BOSTON —While the offshore wind industry waits for Gov. Charlie Baker to act on the budget sent to him last week, an industry group is urging his administration to telegraph how it will handle the proposed temporary suspension of a price cap on wind projects.
RENEW Northeast, a non-profit committed to uniting the renewable energy industry and environmental advocates, said the Department of Public Utilities should explain how it will address that part of the budget as soon as possible, given the “tight upcoming deadline for bid submissions” for a second 800 megawatts of offshore wind power.
“The language adopted by the General Court provides significant uncertainty for developers on how the price cap issue will be resolved and creates additional ambiguity about the interaction between the price cap and mitigation proposals that developers might submit,” the group said in a statement. “Clarity and certainty are essential ingredients in creating a stable and encouraging climate for offshore wind development.”
The price cap, put in place by the 2016 energy law, restricts the price of power from new procurements to no higher than the price of the previous contract. The budget language before Baker would allow his administration to lift that cap for a year.
Secretary for Energy and Environmental Affairs Kathleen Theoharides told Sen. Marc Pacheco at a committee hearing last week that the administration is reviewing that provision of the budget with the goal of making sure the timeline for the next procurement is not disrupted.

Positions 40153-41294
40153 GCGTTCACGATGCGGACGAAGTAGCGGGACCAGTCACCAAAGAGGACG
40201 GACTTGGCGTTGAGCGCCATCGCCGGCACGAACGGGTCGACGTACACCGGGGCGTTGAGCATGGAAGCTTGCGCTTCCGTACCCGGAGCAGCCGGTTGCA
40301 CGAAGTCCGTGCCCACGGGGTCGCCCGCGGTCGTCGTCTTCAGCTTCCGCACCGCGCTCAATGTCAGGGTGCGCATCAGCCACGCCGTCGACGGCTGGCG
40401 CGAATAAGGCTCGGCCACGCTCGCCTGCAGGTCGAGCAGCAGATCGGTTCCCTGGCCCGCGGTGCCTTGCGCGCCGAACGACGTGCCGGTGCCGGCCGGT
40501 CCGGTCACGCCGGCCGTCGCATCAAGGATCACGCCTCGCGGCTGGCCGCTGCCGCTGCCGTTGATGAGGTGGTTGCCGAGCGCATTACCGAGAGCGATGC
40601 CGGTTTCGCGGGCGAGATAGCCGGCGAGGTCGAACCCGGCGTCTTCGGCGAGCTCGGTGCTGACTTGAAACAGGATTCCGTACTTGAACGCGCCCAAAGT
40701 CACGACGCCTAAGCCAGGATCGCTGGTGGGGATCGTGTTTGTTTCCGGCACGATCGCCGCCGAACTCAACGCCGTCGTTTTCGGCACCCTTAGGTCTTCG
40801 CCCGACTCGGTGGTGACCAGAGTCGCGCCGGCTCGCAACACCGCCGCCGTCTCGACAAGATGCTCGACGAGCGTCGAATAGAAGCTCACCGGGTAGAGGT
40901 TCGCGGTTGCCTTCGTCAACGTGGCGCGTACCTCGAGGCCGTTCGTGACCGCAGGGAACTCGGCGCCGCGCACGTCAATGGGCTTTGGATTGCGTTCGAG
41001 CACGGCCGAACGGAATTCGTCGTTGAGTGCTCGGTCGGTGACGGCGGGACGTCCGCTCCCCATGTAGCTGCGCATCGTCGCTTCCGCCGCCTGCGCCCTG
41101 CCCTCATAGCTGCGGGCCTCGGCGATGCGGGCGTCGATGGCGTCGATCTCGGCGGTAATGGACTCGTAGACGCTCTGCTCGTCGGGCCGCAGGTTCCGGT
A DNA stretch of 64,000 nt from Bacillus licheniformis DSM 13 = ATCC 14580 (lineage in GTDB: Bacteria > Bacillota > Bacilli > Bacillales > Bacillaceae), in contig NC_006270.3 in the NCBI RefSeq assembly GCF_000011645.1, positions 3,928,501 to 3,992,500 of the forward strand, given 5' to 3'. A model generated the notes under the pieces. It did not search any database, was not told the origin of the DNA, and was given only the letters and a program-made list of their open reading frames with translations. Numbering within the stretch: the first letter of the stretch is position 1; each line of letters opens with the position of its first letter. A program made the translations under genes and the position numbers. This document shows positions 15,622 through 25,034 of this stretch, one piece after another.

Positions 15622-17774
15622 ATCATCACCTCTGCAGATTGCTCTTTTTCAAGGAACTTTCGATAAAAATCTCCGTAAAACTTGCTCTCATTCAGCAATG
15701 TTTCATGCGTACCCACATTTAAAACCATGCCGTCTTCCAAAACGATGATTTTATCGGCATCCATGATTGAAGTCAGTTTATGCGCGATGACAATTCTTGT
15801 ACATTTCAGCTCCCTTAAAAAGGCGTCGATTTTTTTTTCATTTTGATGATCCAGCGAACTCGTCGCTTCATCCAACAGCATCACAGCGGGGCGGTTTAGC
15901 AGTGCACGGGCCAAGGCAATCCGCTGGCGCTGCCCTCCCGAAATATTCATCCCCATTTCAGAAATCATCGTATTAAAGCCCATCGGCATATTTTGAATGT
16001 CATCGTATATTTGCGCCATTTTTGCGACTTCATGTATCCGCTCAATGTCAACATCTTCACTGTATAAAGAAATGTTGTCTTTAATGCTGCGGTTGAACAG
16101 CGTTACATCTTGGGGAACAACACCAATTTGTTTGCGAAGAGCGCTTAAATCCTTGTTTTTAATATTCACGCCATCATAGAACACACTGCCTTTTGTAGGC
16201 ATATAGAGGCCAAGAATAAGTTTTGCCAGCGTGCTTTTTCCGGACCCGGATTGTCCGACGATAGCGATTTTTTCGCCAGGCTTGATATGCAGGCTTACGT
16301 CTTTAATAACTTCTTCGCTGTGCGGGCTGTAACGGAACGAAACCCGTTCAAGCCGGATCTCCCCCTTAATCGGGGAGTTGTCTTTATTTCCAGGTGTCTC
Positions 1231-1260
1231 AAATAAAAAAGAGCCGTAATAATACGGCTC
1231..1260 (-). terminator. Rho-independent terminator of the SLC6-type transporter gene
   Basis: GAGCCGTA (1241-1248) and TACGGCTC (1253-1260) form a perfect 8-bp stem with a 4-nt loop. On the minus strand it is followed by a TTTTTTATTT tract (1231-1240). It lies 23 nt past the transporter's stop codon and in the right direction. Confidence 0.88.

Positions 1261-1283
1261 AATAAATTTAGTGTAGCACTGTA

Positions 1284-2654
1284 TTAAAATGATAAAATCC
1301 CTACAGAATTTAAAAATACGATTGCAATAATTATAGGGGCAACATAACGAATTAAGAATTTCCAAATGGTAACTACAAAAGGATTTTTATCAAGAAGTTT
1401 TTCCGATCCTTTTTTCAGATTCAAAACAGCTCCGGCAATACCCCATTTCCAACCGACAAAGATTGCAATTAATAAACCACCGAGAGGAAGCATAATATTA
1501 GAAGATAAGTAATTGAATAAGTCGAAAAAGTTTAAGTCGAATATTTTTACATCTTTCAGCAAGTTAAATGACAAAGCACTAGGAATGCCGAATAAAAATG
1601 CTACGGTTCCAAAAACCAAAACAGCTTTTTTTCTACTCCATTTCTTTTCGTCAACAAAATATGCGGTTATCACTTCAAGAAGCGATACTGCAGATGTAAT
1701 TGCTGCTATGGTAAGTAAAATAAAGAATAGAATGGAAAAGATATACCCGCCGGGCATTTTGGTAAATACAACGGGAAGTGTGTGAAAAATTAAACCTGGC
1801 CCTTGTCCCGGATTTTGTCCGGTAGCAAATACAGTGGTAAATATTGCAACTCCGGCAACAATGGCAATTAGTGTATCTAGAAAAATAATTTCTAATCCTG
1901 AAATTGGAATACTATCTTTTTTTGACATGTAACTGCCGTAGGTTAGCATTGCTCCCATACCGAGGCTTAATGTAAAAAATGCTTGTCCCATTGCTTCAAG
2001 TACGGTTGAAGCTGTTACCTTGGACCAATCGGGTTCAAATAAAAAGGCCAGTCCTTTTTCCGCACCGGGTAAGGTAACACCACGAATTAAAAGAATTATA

“Our goal here is to make sure we stay on timeline, that the language is clear enough that it is able to be interpreted and keep to that timeline to make sure this second RFP can take advantage of the 12 percent [investment tax credit]. I think we will take a careful look at the language and make sure we are balancing those needs,” she said.
Massachusetts has already entered into a contract for 800 megawatts of offshore wind power – through the Vineyard Wind project, which could face delays if a key federal certificate is not issued by the end of August – and has set deadlines on Aug. 9 and Aug. 16 for developers to submit their bids for a second 800 megawatt procurement.
Before the Senate voted on the budget Monday, Sen. Marc Pacheco aired his concerns with the price cap suspension, though he said he shares some of the worries that, if the price cap remains in place as written in 2016, developers could be cool to participate in the second Massachusetts procurement. Pacheco urged Baker to return the budget language with an amendment.
“The language that is being proposed is going way above what we should be doing. Way beyond what we should be doing,” Pacheco said. He added, “the language before us right now, will absolutely guarantee a significant rate increase. I know some will say you can’t say that, you don’t know that is happening. Well, I’m willing to say that is happening.”
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